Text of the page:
• http://www.tomsskylinedesign.com Tom Matteson

    Mobile Advertising and Marketing are on the horizon; positioned to be the next explosive market.

    “Saravino adds that while it’s not new, many brands have no mobile Web site. He doesn’t understand why, especially for brands going after a youth market. He says kids aren’t on smart phones, they’re using free flip phones and brands need to be there, where the kids are.”

    To piggyback on Saravino’s statement, there are only a small percentage of websites that are mobile ready, or anywhere close to being mobile ready. However, OpenWave has announced their OpenWeb application gateway that will convert and re-format non-compliant websites. Here is a short excerpt about that announcement.

  • http://dimbulb.typepad.com Jonathan Salem Baskin

    Fascinating stuff! I don’t know if SEO and SEM will be ‘dead in six months,’ but I do believe that the mechanisms suffer some fatal flaws: searchers want AUTHENTICITY in content, which doesn’t necessarily come from brands; they want AGNOSTICISM in search results, which doesn’t come from a secret computer algorithm that changes all the time; and they want RELEVANCE, which is less about what marketers want to tell them, and more about actually helping them answer their questions.
    In my book, Branding Only Works on Cattle, I wrote an entire chapter — entitled “The Outsourcing of Consent” — on the likely shift away from using the web as a marketing channel, and its emergence as a true social space.
    Thanks for sharing!

  • http://guruvan.gurus.net guruvan (Rob Nelson)

    Ah – the pundits always use the word “dead” – that doesn’t really mean the same thing as “this parrot is expired” – It means first off, that it’s not a growing field. then it means that it’s not interesting. Then it means, most of the time, that it’s matured, and will become a lower layer of new product built on top of it. SEO is already a built in function of several Social Networking sites (i.e. FriendFeed entries, and now Facebook). But what you soon won’t be able to do: Earn a living as an SEO guru. That will be dead very soon.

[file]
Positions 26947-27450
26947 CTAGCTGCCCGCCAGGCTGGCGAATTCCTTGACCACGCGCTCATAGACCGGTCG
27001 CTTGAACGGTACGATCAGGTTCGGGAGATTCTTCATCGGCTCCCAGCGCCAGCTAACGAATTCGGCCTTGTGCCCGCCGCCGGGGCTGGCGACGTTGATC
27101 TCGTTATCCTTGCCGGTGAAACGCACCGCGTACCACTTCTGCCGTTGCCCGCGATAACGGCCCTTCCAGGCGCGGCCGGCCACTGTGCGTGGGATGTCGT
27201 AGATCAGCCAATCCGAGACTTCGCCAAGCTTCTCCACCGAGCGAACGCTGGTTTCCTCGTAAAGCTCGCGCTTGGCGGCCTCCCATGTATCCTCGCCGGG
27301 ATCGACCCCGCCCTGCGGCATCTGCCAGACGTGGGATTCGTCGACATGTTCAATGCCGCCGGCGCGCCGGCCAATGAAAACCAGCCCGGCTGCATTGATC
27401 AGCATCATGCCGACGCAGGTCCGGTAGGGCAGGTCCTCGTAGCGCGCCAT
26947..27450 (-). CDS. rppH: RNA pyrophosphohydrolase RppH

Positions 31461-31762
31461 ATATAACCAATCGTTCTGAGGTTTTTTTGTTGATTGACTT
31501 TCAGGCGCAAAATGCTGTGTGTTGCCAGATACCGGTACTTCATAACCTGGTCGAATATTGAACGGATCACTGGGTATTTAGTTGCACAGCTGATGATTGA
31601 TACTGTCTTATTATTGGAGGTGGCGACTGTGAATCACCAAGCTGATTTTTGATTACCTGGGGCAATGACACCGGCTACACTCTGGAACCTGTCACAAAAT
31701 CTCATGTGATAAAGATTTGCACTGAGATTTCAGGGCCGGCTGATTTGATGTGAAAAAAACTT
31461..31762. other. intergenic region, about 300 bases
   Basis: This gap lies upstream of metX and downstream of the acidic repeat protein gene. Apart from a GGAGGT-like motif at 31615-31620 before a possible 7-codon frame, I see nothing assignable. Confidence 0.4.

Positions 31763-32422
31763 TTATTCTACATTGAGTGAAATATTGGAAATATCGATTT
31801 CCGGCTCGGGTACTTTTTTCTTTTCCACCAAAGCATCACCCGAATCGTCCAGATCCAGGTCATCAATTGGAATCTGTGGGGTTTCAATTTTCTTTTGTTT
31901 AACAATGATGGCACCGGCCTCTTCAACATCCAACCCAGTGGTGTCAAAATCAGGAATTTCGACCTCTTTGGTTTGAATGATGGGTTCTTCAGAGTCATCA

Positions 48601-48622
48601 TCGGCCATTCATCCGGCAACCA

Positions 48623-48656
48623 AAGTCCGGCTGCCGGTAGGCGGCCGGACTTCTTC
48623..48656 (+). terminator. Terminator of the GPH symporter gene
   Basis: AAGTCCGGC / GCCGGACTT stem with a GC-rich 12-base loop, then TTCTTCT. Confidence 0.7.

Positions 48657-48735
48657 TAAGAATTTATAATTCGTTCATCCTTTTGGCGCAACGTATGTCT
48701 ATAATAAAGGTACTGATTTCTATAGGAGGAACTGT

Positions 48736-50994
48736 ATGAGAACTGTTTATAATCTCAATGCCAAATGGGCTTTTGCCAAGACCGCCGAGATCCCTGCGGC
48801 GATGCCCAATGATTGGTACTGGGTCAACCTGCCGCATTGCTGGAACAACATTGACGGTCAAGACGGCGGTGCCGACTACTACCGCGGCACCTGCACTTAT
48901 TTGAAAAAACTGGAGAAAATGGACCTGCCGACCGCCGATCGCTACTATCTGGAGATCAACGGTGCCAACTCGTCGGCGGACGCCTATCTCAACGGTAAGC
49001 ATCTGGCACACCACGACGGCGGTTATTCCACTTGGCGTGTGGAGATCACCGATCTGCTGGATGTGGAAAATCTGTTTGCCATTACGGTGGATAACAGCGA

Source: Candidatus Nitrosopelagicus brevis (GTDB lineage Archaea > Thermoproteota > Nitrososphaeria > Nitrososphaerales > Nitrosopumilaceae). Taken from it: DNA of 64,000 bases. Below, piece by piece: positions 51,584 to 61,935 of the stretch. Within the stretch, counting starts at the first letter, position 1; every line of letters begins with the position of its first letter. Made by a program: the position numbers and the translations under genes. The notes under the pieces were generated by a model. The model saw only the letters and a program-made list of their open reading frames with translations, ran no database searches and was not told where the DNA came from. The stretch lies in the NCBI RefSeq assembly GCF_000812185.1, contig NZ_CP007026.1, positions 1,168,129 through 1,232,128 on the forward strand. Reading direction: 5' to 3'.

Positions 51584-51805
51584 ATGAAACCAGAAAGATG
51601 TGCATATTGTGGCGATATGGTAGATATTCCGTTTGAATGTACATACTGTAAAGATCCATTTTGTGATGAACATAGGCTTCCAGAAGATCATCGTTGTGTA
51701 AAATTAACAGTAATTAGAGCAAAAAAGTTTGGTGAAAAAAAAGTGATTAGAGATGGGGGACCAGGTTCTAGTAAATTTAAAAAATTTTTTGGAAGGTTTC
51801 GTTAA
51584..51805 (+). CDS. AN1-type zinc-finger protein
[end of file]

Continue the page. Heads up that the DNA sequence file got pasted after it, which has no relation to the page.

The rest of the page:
The most valuable statement in this article?
    “In other words, what people say about a brand or a company is equal, if not superior, to what the brand or company says about itself.”
    What becomes of the brand message? It becomes a push inside the company to elicit specific types of responses from their customers. Rather than saying what they want to say to their customers, the company will need to focus on being what they need to be to get their customers to say those things about the company.

  • http://www.bxos.com lou suSi

    Dave Allen’s semantic distinction between social media and the social web is perhaps THE most important concept to consider when checking out some of the latest experiences out there …
    if you are a marketer, you might look at the value of something like Twitter completely differently than someone on the web for purely social reasons … giving and receiving … input and output … each person that uses an experience brings an entirely different mental model and varied expectations or motivations for just being on the site …
    anyhow, thanks for posting this … fantastic thinking and discussion